Over the last few years there have been a few unfortunate events involving elephants. There are a few reasons for this, I would like to name a few. We will then give you guys a guideline on how to approach elephants and what signs to look out for pre-charge.
Elephant need a large area to roam around in. Take Kruger Park as an example. The reserve should only have around 7 000 elephants. At present, the number is around triple that! This leads to
There are too many elephants in Kruger Park. This leads to competition among males for space and matting rights. It also causes breeding herds to meet up more frequently. These meetings can be very stressful to the elephants. Why don’t they move into the transfrontier park? Well, during the border wars many elephants were killed. Some of them were matriarchs and these females carry all the knowledge of the best areas to feed in at any given time of year. The knowledge died with these females and thus the elephants in Kruger only know that area and their ancient migratory route info has been lost. It will, eventually come back, but over a long period of time. On this note, we should commend conservation efforts in southern Africa. The transfrontier parks being opened on Kruger’s eastern boundary will start to get these animals back to some of their ancient feeding grounds.
Just a quick one – some people may ask why there are so many elephants. Well, there was a massive public outcry in the early 1990’s regarding culling. It was stopped, hence all the elephant. In our opinion, if man wants to fence off an area and enjoy it, he needs to look after the environment he’s fenced off. That means burning and culling. It’s not pretty, but very necessary or you get what happened in Chobe.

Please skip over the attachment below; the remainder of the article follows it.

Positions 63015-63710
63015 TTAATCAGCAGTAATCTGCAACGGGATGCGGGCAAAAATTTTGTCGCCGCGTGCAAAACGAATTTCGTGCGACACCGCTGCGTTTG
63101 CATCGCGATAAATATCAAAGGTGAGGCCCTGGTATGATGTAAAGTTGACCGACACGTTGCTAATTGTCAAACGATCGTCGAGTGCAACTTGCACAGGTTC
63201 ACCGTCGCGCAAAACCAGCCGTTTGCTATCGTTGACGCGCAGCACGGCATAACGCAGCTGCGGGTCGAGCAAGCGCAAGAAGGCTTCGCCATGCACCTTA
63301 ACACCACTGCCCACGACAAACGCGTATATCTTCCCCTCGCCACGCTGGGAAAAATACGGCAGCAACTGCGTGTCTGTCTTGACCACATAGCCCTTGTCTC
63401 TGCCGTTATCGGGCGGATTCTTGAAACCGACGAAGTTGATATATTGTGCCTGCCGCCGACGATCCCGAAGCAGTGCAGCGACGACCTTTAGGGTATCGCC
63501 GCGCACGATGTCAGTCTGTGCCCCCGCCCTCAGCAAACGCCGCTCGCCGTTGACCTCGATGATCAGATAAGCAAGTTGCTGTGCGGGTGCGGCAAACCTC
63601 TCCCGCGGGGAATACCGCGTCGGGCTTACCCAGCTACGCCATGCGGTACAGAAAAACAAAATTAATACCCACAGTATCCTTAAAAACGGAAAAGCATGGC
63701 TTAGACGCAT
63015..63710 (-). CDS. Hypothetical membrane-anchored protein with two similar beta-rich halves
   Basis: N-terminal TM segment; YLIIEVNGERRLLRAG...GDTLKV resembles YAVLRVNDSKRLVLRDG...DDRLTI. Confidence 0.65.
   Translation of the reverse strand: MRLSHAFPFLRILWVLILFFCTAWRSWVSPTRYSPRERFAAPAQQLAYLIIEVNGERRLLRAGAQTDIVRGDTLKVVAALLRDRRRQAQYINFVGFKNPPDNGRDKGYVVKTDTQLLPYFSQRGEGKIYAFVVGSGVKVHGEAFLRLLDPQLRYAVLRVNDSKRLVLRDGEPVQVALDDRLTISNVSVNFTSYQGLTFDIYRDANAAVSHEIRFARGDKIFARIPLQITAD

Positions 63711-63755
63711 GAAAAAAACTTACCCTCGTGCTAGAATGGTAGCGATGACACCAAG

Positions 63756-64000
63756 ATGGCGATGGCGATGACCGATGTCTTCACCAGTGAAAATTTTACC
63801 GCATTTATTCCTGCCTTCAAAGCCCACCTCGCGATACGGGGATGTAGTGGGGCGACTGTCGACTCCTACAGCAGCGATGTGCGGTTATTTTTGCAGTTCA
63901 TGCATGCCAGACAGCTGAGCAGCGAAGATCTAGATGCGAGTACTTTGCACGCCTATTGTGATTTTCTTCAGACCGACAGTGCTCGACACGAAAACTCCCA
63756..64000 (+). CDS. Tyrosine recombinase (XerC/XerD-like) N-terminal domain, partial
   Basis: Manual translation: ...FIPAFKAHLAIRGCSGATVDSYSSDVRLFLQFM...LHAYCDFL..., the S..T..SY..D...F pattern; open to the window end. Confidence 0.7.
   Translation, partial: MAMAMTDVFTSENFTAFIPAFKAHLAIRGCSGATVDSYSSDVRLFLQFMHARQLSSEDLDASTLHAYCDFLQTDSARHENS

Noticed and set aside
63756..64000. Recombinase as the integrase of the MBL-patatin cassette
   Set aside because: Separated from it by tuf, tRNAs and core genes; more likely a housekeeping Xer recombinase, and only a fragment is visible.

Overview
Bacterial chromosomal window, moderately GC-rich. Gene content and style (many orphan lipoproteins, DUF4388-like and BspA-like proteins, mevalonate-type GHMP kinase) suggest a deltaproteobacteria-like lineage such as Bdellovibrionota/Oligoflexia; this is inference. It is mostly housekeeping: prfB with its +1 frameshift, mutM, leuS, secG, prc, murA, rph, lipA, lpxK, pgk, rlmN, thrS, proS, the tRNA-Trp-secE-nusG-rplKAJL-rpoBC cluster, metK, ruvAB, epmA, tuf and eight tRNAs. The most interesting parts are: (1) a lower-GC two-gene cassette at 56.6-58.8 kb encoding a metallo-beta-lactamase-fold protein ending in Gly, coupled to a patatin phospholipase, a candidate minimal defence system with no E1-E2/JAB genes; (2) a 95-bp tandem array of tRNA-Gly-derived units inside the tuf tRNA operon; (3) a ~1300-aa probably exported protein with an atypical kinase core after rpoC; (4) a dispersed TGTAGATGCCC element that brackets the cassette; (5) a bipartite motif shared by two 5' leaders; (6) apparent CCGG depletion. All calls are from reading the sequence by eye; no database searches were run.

Simple ignorance, either purposefully or not. The minute you lose your respect is the minute you put your life in danger. All animals have what we call a ‘flight or fight’ zone. This means that once you get too close, the animal must make the decision whether to run away or challenge you. Elephants are gentle and with some respect and some knowledge of their behaviour, you will always get a good sighting. However, upset a big male in musth (sexual arousal) or drive too close to a breeding herd and you very well may have a rather large, maybe even 6,5-ton problem on your hands!!
Here are some tips on ensuring your elephants sightings are amazing:
Elephants can be unpredictable at times. They have poor eyesight but a very keen sense of hearing and smell. If you are driving around and spot a bull in musth or breeding herds approach with caution. We are sure you have heard of some elephants forcing people to reverse a few kilometers down the road, that would be one of our bulls. Just humour him and wait for him to move off, after all, it is his home you are in!
Breeding elephant herds are extremely protective over their young! Do not rush up to a baby to get your ‘dream’ photo, the mother will see this as a threat and will not hesitate to ‘dispose’ of you. Again, respect them and they will respect you
Aggressive signs to watch out for:
- A rocking motion with one-foot swinging to and fro
- The ears are spread out followed by a head shake
- Grass is tossed into the air followed by dust being kicked up
- Loud trumpeting
- Trunk may be up trying to smell you out
- Fake eating or stopping to eat and staring at you as you pass
The attacks that took place recently were by males. Males are much more placid than females and after throwing tantrums will easily be turned away. The fact that these animals attacked means that either they were injured or indeed they were forced into charging by someone driving up to them
If you are a first timer to Africa, I suggest you come on one of our South African safaris. Guides are very well versed in mammal behaviour. Not only will it give you the opportunity to learn but will also give tips on elephants and much more if you ever do a self-drive into Kruger or another reserve yourself. Contact us for more info or advise, that will always come free of charge. Till next time, enjoy your sighting safely